Sunday, January 11, 2009

The Future is Bright! The Future is Green: 20 ECOVATIONS

A very interesting article on the Guardian Newspaper website - "20 Big Green Ideas"

There are some very cool and exciting ideas listed in Lucy Siegels article and I included a couple of my favourites below:

8. The world community grid

In a nutshell: Your computer does ethical stuff in the background.

The clever bit: The considerable spare capacity of our home computers is used to make lighter work of some of humanity's most important calculations. The idea is simple: while you use a fraction of your machine's capacity to go about mundane stuff, IBM's World Community Grid runs calculations in the background pertaining to molecular mechanics in order to find the next generation of solar cells for Harvard University. Alone, it is estimated, it would take Harvard's department of chemistry and molecular biology computers some 22 years to do the necessary calculations for the Clean Energy Project, but using our spare computer capacity, researchers hope this can be reduced to a matter of two years. Already nearly half a million users have installed the simple software and signed up ( to perform calculations that their owners could never understand.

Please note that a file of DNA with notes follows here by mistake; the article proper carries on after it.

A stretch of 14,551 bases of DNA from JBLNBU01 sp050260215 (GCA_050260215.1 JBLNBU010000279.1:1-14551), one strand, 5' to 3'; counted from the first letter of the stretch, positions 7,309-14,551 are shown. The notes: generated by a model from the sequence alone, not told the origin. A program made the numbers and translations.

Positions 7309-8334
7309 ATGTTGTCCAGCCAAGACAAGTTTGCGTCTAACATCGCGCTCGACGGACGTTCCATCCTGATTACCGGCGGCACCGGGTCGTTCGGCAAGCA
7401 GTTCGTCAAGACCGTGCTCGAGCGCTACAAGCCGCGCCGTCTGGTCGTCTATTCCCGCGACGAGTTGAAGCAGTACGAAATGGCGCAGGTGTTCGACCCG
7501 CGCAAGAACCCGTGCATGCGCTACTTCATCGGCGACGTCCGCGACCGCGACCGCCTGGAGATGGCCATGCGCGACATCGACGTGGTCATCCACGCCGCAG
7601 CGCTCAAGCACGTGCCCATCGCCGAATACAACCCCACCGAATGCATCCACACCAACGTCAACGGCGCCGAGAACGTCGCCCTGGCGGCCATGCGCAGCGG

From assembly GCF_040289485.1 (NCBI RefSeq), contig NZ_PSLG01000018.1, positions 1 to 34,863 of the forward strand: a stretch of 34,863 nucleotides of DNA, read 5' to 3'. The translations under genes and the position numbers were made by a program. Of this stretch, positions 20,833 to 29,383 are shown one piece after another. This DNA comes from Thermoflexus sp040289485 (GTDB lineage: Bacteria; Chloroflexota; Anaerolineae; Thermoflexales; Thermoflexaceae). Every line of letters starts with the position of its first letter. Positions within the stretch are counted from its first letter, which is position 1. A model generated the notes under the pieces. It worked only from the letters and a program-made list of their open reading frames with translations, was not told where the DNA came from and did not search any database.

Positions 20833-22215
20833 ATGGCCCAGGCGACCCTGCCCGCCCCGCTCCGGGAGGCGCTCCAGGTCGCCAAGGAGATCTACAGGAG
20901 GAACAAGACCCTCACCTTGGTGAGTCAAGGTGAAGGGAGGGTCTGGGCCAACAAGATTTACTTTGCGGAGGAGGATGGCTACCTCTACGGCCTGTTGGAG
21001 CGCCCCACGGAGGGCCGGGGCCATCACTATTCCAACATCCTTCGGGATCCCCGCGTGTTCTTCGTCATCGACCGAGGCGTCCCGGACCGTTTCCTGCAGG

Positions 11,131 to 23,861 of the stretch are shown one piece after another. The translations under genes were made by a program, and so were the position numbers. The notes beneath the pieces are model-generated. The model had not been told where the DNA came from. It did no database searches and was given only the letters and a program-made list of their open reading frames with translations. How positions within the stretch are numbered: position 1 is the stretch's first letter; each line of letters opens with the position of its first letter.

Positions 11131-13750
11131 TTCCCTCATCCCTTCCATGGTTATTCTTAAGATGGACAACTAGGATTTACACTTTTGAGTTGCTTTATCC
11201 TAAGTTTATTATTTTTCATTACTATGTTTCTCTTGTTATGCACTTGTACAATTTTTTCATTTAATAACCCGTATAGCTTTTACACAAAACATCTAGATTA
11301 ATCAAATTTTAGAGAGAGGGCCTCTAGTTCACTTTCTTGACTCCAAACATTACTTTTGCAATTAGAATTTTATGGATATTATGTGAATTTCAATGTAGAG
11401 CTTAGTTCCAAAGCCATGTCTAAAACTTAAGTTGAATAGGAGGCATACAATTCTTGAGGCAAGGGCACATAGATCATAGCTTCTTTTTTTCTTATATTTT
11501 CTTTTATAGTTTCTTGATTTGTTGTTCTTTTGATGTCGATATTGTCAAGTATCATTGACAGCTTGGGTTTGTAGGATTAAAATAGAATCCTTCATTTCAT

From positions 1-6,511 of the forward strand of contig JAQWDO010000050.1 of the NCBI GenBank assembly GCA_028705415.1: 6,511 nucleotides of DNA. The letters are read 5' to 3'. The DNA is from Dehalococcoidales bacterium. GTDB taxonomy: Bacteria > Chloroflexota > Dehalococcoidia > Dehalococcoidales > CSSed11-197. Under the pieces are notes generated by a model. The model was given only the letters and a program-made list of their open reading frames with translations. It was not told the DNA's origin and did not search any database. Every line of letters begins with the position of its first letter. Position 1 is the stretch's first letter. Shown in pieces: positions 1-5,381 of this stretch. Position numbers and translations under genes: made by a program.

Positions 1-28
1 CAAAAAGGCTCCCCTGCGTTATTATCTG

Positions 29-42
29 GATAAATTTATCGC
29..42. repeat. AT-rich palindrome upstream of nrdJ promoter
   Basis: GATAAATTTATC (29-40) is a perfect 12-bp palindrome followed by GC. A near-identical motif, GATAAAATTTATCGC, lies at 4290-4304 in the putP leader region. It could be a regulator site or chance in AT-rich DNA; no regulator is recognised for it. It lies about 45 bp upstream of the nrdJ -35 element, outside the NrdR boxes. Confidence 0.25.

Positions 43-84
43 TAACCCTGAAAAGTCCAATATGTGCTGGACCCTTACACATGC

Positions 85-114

I love this next one, pure innovation, an power back in the hands of us, the public.

10. Carrotmobbing

In a nutshell: Don't boycott – procott instead.

The clever bit: "The problem is that businesses will do anything for money," says 27-year-old US environmentalist Brent Schulkin. "But what if that's also the solution?" In order to find out, Schulkin approached 23 liquor and grocery stores in his San Francisco neighbourhood and asked what percentage of a day's takings each was prepared to invest in energy-efficiency improvements in return for him organising a "mob" of shoppers to visit the store. The rather unprepossessing K&D Market won the bidding with 22%. Using the internet, Schulkin publicised the scheme, then nervously waited to see if any shoppers would turn up. They did. A huge K&D carrotmob spent about $9,000 in two hours, breathing life into the old corporate-social-responsibility adage that corporations with values can translate this into cold, hard cash. Schulkin appears to have hit on a form of activism that could have mass appeal. Ultimately he wants to create carrotmobs so big that they can negotiate with some of the globe's biggest corporations.

You can read the rest of the article here.